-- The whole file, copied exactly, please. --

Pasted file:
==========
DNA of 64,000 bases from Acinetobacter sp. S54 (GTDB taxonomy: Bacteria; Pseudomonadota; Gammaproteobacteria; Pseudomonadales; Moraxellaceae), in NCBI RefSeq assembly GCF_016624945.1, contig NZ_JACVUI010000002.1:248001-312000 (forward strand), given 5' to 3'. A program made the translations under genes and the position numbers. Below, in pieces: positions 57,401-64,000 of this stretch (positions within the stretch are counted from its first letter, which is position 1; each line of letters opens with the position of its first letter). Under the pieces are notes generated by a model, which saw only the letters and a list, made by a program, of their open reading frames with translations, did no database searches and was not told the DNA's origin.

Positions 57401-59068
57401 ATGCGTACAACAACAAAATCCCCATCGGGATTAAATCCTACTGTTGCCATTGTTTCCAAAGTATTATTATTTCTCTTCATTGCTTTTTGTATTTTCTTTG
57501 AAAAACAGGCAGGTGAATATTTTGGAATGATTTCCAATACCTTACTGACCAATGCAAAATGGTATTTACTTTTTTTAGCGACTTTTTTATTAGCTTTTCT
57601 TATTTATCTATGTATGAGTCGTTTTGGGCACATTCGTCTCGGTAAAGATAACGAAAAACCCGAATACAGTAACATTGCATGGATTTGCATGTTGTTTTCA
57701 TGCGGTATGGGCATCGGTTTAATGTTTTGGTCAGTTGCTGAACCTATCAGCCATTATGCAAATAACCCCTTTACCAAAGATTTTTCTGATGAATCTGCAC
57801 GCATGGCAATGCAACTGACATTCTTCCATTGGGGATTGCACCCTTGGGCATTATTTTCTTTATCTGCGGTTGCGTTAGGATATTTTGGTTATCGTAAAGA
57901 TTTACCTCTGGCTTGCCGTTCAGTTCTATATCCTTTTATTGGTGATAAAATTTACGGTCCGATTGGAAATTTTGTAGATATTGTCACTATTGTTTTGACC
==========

DNA of 64,000 bases from Acinetobacter sp. S54 (GTDB taxonomy: Bacteria; Pseudomonadota; Gammaproteobacteria; Pseudomonadales; Moraxellaceae), in NCBI RefSeq assembly GCF_016624945.1, contig NZ_JACVUI010000002.1:248001-312000 (forward strand), given 5' to 3'. A program made the translations under genes and the position numbers. Below, in pieces: positions 57,401-64,000 of this stretch (positions within the stretch are counted from its first letter, which is position 1; each line of letters opens with the position of its first letter). Under the pieces are notes generated by a model, which saw only the letters and a list, made by a program, of their open reading frames with translations, did no database searches and was not told the DNA's origin.

Positions 57401-59068
57401 ATGCGTACAACAACAAAATCCCCATCGGGATTAAATCCTACTGTTGCCATTGTTTCCAAAGTATTATTATTTCTCTTCATTGCTTTTTGTATTTTCTTTG
57501 AAAAACAGGCAGGTGAATATTTTGGAATGATTTCCAATACCTTACTGACCAATGCAAAATGGTATTTACTTTTTTTAGCGACTTTTTTATTAGCTTTTCT
57601 TATTTATCTATGTATGAGTCGTTTTGGGCACATTCGTCTCGGTAAAGATAACGAAAAACCCGAATACAGTAACATTGCATGGATTTGCATGTTGTTTTCA
57701 TGCGGTATGGGCATCGGTTTAATGTTTTGGTCAGTTGCTGAACCTATCAGCCATTATGCAAATAACCCCTTTACCAAAGATTTTTCTGATGAATCTGCAC
57801 GCATGGCAATGCAACTGACATTCTTCCATTGGGGATTGCACCCTTGGGCATTATTTTCTTTATCTGCGGTTGCGTTAGGATATTTTGGTTATCGTAAAGA
57901 TTTACCTCTGGCTTGCCGTTCAGTTCTATATCCTTTTATTGGTGATAAAATTTACGGTCCGATTGGAAATTTTGTAGATATTGTCACTATTGTTTTGACC